More than a month after the earthquake and tsunami that shook Japan to its core, retailers are still feeling the impact.

Aside from the stores directly hit by the natural disasters in the northeast of the country, temporary store closures, or curtailed opening hours, are still in force across the country through a combination of power shortages, supply issues and public safety concerns, exacerbated by the prolonged nuclear crisis.

Seven & I, operator of department stores, supermarkets and the 7-Eleven convenience chain in the country, expects its earnings to drop 22% this fiscal year, while revenue is forecast to fall 10%. President Noritoshi Murata said: “We expect the quake will strip ¥38.1bn (£274m) from our operating profit.”

Seven & I forecasts a special loss of ¥26bn (£187m) to reflect costs for earthquake-damaged stores. Some 600 of the company’s 13,200 domestic 7-Eleven stores closed after the earthquake, with 60 remaining shut. The company said 100 of its 170 York-Benimaru grocery stores, mainly in northern Japan, closed temporarily.

Unsurprisingly, sales at Japan’s non-food retailers have fared no better. As the rest of the world has seen queues forming outside electronics stores in anticipation of the iPad 2 release, in Japan queues have formed with people hoping to buy batteries for torches to be used during the regular power shortages. Japanese electronics retailer and market leader Yamada Denki’s latest update on its position following the earthquake shows 10 stores remain closed in the Fukushima, Chiba and Miyagi areas.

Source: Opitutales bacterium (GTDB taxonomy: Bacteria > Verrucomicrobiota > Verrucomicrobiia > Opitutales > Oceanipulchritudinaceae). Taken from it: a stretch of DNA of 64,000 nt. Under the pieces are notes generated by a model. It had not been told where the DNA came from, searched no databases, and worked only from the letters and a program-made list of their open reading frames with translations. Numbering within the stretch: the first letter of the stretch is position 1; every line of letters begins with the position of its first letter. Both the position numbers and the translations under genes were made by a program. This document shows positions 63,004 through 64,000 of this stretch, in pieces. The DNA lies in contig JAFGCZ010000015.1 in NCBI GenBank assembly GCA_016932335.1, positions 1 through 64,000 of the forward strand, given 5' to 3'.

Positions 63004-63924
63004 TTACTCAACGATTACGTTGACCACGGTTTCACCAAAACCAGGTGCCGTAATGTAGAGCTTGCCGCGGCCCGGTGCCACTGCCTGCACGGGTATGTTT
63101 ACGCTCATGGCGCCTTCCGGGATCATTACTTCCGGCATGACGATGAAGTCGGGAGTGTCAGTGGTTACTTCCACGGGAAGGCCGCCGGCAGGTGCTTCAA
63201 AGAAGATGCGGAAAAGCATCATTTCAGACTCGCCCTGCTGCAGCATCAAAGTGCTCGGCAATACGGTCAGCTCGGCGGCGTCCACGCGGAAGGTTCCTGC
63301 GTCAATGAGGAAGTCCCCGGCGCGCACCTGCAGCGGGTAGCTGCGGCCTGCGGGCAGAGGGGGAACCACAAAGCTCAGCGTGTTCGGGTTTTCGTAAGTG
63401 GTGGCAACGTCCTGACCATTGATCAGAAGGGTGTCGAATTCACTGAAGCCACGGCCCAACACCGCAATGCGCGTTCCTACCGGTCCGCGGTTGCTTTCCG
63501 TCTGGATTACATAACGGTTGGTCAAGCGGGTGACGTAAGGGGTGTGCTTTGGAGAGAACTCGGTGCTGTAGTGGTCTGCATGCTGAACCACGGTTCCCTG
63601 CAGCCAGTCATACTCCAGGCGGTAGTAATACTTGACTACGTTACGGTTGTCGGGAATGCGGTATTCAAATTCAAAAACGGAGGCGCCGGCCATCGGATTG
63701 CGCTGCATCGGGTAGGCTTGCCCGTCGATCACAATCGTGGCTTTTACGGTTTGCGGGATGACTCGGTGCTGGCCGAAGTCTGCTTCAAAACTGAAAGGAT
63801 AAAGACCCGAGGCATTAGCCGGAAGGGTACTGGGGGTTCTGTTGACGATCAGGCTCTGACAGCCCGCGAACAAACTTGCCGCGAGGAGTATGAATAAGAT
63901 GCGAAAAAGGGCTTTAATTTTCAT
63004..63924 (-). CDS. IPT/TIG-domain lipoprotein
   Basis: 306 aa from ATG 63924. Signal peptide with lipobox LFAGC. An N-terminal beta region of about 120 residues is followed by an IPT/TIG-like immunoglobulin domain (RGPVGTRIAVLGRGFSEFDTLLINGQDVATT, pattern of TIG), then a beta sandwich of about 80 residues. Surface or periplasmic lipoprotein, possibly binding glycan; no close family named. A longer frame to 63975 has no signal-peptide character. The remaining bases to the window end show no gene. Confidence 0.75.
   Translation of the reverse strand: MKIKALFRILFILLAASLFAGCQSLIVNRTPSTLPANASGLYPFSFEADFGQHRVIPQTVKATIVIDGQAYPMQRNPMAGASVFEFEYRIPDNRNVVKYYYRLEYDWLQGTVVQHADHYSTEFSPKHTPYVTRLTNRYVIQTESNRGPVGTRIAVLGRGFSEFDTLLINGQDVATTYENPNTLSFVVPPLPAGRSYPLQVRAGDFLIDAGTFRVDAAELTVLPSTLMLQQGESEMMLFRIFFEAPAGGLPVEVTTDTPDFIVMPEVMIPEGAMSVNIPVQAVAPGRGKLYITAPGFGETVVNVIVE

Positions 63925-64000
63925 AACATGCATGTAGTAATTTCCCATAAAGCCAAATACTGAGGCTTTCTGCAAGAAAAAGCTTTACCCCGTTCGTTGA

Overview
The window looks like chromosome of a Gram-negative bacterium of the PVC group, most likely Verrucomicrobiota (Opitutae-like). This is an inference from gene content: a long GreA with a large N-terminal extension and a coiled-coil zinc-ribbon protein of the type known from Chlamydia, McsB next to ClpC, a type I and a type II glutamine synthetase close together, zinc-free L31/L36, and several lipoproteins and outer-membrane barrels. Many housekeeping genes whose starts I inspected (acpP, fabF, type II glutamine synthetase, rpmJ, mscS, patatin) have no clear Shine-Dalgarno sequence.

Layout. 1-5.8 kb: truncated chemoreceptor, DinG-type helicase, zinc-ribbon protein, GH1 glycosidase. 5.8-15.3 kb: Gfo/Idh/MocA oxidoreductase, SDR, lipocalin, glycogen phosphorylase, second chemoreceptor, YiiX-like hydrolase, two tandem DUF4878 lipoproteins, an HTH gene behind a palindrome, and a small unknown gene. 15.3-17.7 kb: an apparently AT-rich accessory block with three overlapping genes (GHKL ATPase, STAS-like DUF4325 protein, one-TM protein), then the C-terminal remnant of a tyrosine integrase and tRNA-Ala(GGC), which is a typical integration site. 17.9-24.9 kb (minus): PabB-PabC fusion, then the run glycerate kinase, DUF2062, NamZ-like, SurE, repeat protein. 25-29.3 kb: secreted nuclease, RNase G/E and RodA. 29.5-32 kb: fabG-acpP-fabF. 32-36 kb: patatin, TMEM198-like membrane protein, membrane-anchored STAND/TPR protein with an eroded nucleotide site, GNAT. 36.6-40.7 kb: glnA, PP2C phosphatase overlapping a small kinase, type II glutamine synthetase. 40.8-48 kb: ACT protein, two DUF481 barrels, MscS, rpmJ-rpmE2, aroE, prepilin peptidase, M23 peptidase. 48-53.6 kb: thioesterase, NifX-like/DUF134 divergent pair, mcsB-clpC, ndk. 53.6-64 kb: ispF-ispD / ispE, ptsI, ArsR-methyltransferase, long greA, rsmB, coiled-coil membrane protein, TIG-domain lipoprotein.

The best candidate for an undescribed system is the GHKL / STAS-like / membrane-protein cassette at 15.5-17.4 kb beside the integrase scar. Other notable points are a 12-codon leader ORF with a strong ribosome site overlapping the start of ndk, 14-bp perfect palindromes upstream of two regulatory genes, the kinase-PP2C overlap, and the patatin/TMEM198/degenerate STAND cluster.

Yamada Denki chairman Noboru Yamada has provided the country with a much-needed boost, however, announcing plans to open about 150 stores in the year to March 2012. Yamada said the figure included small stores of about 10,800 sq ft in northeast Japan. Yamada believes that a drop in demand in the weeks following the earthquake will be offset by consumers replacing damaged or destroyed electrical goods in the coming months.

A lack of availability of certain electronics components from Japan is likely to hit global electronics production and supply for many months. Production in China is expected to be impacted, with Japan accounting for about 14% of the country’s imports. Longer term, it seems likely electronics giants will look to diversify their sources of component supply, further threatening Japan’s recovery.

Matthew Stych, research director, Planet Retail. For more information contact us on:

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